How to Know What Key You Are Playing When Using a Capo on a Guitar

By Lisabeth Hughes
A capo allows you to use common chord patterns to easily play a song written in a difficult key.

Using a capo is a common way to change keys without learning new fingering or re-tuning the entire guitar. Some keys are more difficult to play in with a regular guitar tuning. The capo makes playing intricate songs in odd keys simpler by allowing you to use familiar fingering. You can also use a capo to alter the key of a song to better suit your vocal range.

Tune the guitar. Use an electronic tuner to set the pitches to an E A D G B E pitch progression, starting from the first string, which is the thickest one. Play the first string and turn the appropriate knob. Check the tuner and continue to raise or lower the pitch until the tuner indicates the pitch is in tune. Silence the first string and repeat for the rest of the strings, making sure to silence the previous string before tuning the next one.

Clip the capo firmly onto the neck of the guitar on the fret of your choice to alter the key you will start in. Make sure the capo is perfectly perpendicular to the neck of the guitar and covers all six strings.

Count how many frets from the top you placed the capo. The capo will raise the pitch of the guitar one half step for each fret, beginning at the very top. If you are playing in the key of D, placing the capo on the first fret will modulate the song to D#/Eb. A capo on the second fret will cause you to play in the key of E. If you move the capo to the fifth fret, playing the chord patterns for the key of D will now allow you to play in G, all while using the same fingerings you would normally use for the song in the key of D. This modulation will continue on down the neck. By the time you reach the twelfth fret you will be back in the key of D, but an octave higher than you started.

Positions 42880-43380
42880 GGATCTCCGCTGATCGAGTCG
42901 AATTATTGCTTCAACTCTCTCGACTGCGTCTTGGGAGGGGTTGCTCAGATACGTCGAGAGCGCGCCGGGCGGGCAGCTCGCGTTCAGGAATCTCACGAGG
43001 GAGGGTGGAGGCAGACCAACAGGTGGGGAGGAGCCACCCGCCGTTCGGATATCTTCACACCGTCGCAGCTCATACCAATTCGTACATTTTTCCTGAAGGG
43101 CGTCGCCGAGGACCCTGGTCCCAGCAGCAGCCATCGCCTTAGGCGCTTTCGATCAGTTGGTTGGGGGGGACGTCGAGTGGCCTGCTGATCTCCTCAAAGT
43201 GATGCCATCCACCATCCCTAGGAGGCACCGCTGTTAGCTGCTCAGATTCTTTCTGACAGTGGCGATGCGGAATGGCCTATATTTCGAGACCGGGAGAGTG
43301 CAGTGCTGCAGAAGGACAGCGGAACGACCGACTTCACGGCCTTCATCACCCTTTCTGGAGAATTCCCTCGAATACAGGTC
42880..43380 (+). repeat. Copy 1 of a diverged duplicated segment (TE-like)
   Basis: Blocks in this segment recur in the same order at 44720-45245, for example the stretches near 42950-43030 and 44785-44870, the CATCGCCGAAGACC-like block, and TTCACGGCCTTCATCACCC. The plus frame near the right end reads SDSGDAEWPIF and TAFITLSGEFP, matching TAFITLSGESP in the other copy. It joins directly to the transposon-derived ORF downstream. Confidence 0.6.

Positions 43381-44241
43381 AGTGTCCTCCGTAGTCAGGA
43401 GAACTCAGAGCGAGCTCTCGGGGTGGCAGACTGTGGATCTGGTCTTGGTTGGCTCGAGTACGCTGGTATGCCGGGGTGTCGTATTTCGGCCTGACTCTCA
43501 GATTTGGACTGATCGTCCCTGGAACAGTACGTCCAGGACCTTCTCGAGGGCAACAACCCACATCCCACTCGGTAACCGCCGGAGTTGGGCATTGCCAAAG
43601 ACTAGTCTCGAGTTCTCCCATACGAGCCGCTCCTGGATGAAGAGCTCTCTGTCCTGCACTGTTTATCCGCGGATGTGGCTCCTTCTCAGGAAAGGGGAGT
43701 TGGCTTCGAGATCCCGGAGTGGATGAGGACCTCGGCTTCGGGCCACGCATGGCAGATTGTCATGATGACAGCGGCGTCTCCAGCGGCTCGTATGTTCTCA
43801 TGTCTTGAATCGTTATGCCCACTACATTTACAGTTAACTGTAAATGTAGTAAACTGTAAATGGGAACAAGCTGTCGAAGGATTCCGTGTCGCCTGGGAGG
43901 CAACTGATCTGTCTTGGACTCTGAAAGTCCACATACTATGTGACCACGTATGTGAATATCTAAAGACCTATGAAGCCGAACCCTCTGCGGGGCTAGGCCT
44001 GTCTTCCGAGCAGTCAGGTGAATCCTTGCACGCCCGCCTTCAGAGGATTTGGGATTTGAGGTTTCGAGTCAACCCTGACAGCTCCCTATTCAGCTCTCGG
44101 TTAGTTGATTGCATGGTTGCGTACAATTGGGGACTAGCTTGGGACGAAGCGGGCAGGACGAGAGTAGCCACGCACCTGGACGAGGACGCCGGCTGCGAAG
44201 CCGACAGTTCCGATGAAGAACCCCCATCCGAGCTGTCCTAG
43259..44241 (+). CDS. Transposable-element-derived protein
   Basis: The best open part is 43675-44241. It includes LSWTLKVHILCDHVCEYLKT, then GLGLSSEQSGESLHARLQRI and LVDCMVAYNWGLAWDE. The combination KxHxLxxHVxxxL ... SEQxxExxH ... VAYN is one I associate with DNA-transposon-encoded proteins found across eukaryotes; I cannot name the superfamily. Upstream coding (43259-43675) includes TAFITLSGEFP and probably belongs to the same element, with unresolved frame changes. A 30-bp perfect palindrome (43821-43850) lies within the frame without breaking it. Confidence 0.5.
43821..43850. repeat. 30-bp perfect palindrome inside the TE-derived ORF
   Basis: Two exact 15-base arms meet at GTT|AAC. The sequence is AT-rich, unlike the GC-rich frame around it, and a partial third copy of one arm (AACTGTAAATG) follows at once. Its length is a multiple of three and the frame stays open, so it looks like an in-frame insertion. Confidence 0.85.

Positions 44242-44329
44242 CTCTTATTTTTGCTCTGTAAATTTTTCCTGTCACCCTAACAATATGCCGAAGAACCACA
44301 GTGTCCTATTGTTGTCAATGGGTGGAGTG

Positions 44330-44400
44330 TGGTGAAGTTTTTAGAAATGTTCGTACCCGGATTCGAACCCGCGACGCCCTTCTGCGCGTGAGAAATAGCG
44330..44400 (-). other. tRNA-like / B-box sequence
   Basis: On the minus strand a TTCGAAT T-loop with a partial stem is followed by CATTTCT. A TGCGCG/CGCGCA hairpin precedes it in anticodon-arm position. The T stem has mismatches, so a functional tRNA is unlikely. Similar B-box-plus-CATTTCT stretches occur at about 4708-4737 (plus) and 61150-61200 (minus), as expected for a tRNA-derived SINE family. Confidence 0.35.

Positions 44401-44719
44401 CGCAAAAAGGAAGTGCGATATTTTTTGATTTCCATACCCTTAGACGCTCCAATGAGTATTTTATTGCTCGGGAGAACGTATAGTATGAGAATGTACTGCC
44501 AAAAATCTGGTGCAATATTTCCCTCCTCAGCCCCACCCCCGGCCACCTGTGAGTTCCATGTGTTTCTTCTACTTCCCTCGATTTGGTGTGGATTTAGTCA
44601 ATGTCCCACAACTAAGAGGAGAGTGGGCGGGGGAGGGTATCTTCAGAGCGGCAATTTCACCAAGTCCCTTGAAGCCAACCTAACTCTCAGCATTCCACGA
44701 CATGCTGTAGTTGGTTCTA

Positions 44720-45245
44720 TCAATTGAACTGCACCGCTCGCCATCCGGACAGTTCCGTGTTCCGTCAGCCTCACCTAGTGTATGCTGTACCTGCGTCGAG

Make sure the capo is clipped on all six strings tightly and is completely straight. Remember that B to C is one half step, and the same applies with E to F. All other natural tones have a whole step in between, which is the equivalent of two half steps. A sharped note is a half step above the natural note; a flatted note is a half step below the natural tone.

About the Author

Lisabeth Hughes holds an Associate of Fine Arts from Minnesota State Community and Technical College with a Bachelor of Arts in progress at Prescott College. Hughes began writing professionally as an assistant at First Rate Freelance in 1995. In 2009 she began to submit her own work and has now published numerous articles on various websites and in "Kush" magazine and two poetry anthologies.